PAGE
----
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NEWS STORIES

Ginseng Board Strikes $200 Million Deal with Chinese CompanySubmitted: 04/23/2013
Story By Lex Gray


EDGAR - You see "Made in China" stickers every time you go to the store.

But soon, Chinese people will be seeing more Wisconsin-grown and made products in their stores.

Governor Walker went on a trade mission to China last week to help generate business in Wisconsin.

"Ginseng in our area is a pretty popular thing because of our soil and climate," said ginseng farmer Joe Heil. "Marathon County is the leading producer of ginseng in the US."


Heil is the president of the Ginseng Board of Wisconsin. He farms corn, soybean and 100 acres of ginseng. Ginseng is highly valued as an herbal medication, especially in Asia.

"It's definitely a bigger challenge. Soybeans, corn, anyone can grow that crop," he said. "Ginseng is a real challenge, there's no books, there's not been a lot of research done as far as how to grow it, because it's such a challenge."

But there's a payoff. Heil's fields are muddy and snow-covered now, but in October, they're worth upwards of $100,000 per acre.

Governor Walker worked out a big ginseng deal with Chinese leaders last week.

He announced growers could export $200 million worth of ginseng over the next ten years. Most of it will come from Marathon County.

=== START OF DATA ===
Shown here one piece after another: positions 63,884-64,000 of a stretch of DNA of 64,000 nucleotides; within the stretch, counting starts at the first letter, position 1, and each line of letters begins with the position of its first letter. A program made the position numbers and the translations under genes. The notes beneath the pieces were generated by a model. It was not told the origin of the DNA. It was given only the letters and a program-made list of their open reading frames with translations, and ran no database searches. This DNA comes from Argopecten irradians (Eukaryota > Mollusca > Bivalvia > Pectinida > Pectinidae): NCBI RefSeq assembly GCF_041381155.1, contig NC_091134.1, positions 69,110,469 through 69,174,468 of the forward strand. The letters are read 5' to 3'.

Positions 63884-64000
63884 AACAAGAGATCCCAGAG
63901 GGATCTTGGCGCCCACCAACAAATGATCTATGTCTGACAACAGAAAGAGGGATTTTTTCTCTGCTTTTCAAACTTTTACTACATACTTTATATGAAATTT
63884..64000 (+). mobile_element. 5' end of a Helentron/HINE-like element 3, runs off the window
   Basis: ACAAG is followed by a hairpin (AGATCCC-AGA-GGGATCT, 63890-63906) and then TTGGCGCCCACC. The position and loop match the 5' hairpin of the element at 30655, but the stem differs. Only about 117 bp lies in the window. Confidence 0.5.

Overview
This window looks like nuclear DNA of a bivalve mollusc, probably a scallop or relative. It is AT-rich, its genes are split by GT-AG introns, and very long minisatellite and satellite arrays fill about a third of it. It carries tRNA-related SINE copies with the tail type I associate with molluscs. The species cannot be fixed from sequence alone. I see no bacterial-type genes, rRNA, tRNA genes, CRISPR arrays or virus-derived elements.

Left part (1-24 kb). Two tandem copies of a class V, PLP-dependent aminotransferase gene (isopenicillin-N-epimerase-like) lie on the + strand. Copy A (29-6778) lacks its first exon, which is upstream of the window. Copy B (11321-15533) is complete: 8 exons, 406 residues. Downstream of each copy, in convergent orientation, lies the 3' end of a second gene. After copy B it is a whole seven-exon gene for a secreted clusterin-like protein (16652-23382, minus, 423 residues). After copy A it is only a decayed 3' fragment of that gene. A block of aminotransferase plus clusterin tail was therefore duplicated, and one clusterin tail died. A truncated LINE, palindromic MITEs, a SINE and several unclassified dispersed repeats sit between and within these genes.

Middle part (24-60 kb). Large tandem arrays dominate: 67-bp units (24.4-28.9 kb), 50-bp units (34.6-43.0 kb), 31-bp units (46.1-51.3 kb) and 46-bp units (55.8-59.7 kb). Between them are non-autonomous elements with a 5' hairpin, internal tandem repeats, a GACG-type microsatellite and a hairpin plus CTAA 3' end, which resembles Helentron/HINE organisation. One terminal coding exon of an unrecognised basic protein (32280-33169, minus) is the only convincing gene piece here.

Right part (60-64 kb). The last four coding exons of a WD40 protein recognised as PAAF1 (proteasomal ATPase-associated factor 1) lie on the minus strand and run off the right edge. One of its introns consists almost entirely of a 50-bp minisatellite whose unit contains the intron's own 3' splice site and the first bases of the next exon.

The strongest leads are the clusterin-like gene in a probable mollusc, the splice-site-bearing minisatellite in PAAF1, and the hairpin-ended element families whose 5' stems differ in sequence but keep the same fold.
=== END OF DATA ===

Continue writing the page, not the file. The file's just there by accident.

"We understand a win-win proposition," Walker said from Beijing. "For us, a strong Chinese economy is just as important to us as a strong American economy in Wisconsin is for the people of China."

Heil hopes Governor Walker's trade mission will help Wisconsin's ginseng industry grow.

"I'm hoping that it's sustainable enough that young people will start getting back into the business or taking over the family farms," he said. "That's one thing we've seen, if we go back about ten years we have 1500 farmers and now we're down to about 140 in the state of Wisconsin just because it's not been profitable."

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 IN OTHER NEWS

MEDFORD - 28 middle aged and elderly people will need to find housing after an apartment fire in Medford Saturday.

It happened a little before 1 p.m. The Medford Police Department says the fire happened in Riverview Village Apartments on the third floor.

Medford Police Chief Ken Coyer says a neighbor smelled and saw smoke.

The 28 people who lived there were displaced due to smoke, fire and water damage throughout the building. Red Cross helped them at Medford Area Senior High School to make arrangments for housing.

The chief says this was an accidental fire.

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MILWAUKEE - A driver who entered Interstate 94 the wrong way is dead and five others are injured after a six-vehicle crash in Milwaukee County.

According to the county sheriff's department, 32-year-old Marcos Cortez, of Wauwatosa, entered the freeway at about 8 p.m. Friday travelling westbound in the eastbound lanes without headlights on when he crashed into another car.

Cortez died on the scene. The three people in the car he struck were not seriously injured.

Four other vehicles were involved in secondary crashes, with two people taken to hospitals for minor injuries.

The eastbound freeway was shut down for nearly 5 hours while deputies investigated.